• Raw grains: Love rice and pasta? We don’t blame you. And while an air fryer can easily help you make fried rice or pasta crisps, these raw grains need to be boiled before they can be cooked further in an air fryer.
  • Leafy greens: It may seem like a good idea to cook kale or spinach in an air fryer, but these light leafy greens won’t stay put while the air fryer is turned on. Instead, they’ll fly around the basket and cook unevenly. 

So, which Christmas dinner air fryer hacks will you be using this year?

Lauren Bradbury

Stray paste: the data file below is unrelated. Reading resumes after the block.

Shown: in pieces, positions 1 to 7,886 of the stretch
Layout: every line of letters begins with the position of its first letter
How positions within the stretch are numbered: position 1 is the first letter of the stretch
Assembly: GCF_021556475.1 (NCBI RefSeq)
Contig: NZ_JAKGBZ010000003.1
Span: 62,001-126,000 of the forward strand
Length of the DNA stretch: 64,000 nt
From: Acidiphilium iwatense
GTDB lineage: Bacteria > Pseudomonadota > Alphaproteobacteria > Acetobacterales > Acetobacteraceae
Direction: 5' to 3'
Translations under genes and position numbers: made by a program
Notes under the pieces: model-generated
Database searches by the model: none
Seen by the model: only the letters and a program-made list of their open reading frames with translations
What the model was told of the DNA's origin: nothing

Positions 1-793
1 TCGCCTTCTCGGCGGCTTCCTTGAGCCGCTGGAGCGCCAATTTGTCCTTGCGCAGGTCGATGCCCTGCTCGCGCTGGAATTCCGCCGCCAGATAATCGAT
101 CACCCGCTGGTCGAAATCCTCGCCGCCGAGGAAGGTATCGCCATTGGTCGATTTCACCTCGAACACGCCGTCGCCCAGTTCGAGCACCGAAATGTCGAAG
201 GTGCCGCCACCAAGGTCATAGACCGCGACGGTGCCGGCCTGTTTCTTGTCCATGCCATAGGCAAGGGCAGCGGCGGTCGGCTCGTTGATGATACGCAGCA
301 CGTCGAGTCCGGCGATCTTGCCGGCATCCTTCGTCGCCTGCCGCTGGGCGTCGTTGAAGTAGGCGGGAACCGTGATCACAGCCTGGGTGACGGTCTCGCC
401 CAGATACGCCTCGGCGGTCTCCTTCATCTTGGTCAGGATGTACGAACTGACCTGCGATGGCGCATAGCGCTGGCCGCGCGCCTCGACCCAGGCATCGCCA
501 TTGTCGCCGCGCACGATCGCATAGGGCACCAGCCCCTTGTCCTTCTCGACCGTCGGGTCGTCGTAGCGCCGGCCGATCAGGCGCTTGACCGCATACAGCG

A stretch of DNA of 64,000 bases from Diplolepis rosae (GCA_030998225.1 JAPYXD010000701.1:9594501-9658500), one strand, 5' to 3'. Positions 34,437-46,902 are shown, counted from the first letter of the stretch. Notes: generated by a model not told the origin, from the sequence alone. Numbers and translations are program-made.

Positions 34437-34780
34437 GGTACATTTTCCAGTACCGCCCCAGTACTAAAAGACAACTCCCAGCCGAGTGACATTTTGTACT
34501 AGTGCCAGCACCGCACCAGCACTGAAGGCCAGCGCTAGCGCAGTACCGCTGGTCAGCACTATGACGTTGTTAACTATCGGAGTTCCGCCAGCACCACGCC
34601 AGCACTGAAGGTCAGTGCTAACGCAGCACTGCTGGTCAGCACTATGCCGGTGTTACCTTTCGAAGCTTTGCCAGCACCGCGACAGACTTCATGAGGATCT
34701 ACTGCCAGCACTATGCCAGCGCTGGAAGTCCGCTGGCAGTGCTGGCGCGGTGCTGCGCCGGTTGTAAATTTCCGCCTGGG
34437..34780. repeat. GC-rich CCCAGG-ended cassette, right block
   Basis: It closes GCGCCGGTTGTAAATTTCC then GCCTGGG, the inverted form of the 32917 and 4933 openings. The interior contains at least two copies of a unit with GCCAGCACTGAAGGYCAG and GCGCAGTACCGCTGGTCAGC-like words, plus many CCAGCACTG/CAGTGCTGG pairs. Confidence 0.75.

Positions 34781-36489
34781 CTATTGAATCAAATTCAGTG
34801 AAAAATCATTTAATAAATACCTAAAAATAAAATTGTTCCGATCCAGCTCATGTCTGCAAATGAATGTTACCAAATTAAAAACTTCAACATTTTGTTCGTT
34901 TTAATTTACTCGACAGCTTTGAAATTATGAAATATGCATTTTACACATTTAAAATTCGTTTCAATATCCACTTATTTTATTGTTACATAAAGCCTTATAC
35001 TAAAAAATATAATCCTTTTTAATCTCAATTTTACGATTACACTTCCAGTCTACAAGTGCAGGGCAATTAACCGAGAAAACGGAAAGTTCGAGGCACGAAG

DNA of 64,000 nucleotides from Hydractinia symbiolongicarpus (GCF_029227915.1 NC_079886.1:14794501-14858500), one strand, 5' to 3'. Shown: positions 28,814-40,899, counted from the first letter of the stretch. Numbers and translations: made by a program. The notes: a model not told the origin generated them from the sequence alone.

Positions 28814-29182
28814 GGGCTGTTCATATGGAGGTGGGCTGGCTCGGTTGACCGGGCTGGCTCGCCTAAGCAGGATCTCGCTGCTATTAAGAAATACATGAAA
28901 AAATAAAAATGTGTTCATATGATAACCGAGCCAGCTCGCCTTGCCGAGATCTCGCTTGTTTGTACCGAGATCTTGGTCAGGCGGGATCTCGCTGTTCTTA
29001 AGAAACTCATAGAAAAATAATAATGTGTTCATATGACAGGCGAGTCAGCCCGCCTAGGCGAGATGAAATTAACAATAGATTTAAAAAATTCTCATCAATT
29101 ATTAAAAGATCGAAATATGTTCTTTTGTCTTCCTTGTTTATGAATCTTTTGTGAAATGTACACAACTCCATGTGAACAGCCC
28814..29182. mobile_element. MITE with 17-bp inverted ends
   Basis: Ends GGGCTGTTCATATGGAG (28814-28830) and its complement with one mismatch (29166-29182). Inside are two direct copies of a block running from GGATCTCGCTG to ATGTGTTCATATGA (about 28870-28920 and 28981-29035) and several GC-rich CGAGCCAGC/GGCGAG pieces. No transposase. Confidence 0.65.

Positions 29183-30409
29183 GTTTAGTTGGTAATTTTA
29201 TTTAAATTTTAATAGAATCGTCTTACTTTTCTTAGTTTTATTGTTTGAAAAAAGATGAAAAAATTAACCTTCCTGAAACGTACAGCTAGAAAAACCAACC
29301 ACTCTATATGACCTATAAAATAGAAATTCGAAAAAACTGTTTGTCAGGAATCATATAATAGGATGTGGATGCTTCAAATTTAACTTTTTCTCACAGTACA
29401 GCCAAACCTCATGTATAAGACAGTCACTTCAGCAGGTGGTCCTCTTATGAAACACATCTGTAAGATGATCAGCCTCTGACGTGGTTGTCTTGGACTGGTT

Lauren Bradbury is a freelance writer and major homes enthusiast. She graduated with a Bachelor’s degree in English and Creative Writing from the University of Chichester in 2016, before dipping her toe into the world of content writing. After years of agency work, writing everything from real-life stories to holiday round-ups, she decided to take the plunge and become a full-time freelancer in the online magazine world. Since then, she has become a regular contributor for Real Homes and Ideal Home, and become even more obsessed with everything interior and garden related. As a result, she’s in the process of transforming her old Victorian terraced house into an eclectic and modern home that hits visitors with personality as soon as they walk through the door.